How Smart Are Sharks? Everything We Know About Their Intelligence

Shark intelligence
© Animals

Written by Stephanie Heath

Published: November 21, 2023

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Many people associate sharks with their massive size and deadly jaws. When someone says shark, most people imagine terrifying mouths full of row upon row of teeth. Or, people picture the dorsal fin as it appears above the water. However, many people don’t think about the shark’s brain. Is this creature truly a mindless man-eating machine, or is there a deeper intellectual capability there? In this article, we will discover just how smart sharks are as we uncover everything there is to know about shark’s intelligence. 

How Smart Are Sharks?

Common Thresher shark (Alopias vulpinus) swimming in Monad Shoal dive site, Malapscua island, Cebu Philippines

Experts have found that sharks are capable of complex behaviors, such as recognizing familiar sharks.

©aspas/iStock / Getty Images Plus via Getty Images

While the question itself leaves some room for personal debate, there have been findings that support that sharks are not just the mindless killers people believe them to be. Experts have found that sharks are capable of complex behaviors. These behaviors include recognizing other sharks and learning to adapt to multiple environments. After all, an animal that survives multiple mass extinctions must have some form of intelligence. 

Additionally, sharks are complex hunters, capable of long-distance migrations, and exhibit social learning patterns. When handed a brain, Dr. Kara E. Yopak, a shark brain expert, can confidently assume where the shark lives, how it hunts, and many other features about that shark and its life. This shows that the shark’s brain is a complex system. Additionally, it shows that each shark has an intellect that helps it adapt and survive to its specific environment.

Shark Brains: All You Need to Know About Shark Intelligence

A common misconception about sharks is that they have tiny brains. Contrary to popular belief, experts have proven that sharks do not have unusually small brains. Scientists compare shark brains to mammal brains in regard to the relation between brain size and body size. Dr. Kara explains that the shark brain is similar to that of humans in that you can separate it into different components. Additionally, each component of the brain has a different function.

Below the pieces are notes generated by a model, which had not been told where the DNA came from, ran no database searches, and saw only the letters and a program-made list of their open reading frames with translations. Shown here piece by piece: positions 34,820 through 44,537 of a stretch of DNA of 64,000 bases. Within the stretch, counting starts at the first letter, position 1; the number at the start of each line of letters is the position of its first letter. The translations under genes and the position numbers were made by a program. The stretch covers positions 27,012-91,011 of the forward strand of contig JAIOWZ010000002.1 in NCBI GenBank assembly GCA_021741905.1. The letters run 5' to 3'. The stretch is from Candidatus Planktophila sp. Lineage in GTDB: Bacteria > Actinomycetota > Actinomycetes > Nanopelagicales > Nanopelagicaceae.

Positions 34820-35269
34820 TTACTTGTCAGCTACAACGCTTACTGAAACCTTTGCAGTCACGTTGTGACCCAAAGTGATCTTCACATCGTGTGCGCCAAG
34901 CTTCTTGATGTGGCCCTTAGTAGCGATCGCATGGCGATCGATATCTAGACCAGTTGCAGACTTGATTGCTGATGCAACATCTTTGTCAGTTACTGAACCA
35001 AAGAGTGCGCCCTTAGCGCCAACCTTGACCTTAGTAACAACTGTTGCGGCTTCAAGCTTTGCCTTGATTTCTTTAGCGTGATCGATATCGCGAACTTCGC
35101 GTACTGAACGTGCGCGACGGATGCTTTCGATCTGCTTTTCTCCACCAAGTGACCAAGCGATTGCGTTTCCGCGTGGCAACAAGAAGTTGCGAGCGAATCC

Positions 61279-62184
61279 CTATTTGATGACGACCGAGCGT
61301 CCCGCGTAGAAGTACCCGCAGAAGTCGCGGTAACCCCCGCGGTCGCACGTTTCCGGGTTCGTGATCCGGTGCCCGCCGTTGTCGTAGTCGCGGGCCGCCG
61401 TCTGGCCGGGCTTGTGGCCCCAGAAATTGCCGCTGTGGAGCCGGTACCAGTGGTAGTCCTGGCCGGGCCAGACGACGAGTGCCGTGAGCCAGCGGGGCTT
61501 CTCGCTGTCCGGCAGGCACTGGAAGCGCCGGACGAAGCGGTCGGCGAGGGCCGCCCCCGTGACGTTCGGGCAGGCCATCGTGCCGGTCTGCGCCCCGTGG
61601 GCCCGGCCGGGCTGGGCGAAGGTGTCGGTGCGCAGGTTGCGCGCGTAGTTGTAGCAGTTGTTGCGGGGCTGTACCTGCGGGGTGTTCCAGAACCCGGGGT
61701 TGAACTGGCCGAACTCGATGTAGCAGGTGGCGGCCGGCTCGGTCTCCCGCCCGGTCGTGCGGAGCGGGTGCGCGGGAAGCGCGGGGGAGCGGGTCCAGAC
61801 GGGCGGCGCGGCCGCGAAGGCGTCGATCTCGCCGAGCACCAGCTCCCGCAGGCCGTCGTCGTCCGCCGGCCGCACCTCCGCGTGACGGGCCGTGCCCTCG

One example of these components is that sharks have an entire section of their brain dedicated to their smell and processing odors. Another section of their brain is also dedicated to movement and motor control. Experts claim that shark brains are the blueprint for all vertebrae brains.

Shark Brains and Shark Smarts Across Species 

Whale shark

While there is some debate on how smart sharks are, experts have found that there are differences in brain organization in different species of shark.

©Krzysztof Odziomek/

All sharks have the same regions of their brain and the same components. However, Dr Kara clarifies that “they have huge differences in brain organization, in the relative size and complexity of those components.” Dr. Kara found that sharks with similar lifestyles and habitats often have similar brain patterns. One example that she found was with deep sea sharks.

All of those sharks’ brains were similar in their small size and were broken up similarly. For example, they had a large region for processing scent and a small region for processing vision. This differs from sharks that live in regions with a lot of light. For example, when she studied the brains of reef sharks, she found that their composition was almost opposite to that of the deep sea sharks. The shark’s habitat and lifestyle directly affect its brain size and function. Each shark’s brain is specifically designed to help it survive in its environment. 

Shark Brains: Does Size Affect Intelligence? 

While shark brains are not as small as many would assume, some species have smaller brains than expected. In fact, it tends to be the larger of the sharks with smaller brain sizes. One example of such correlation is the whale shark. While whale sharks are massive creatures weighing between 15 and 20 tons, their brains are smaller than their mass. Does the size of the brain matter? Is it safe to assume that an animal lacks or has intelligence based solely on their brain size? The answer is a complex one. While the size of the brain was smaller, Dr. Kara found that the complexity of the whale shark’s brain was very high. She noted that they had an extremely large cerebellum and that the brain was highly folded. 

Based on her findings, she noticed a correlation between sharks’ size and their cerebellum complexity. This led her to conclude that larger sharks have this more developed section of their brain to assist them with moving their large bodies. So, while size plays a role, it would appear that the complexity of certain brain areas also plays a large role in a shark’s intelligence and abilities. 

Shark Brain vs. Human Brain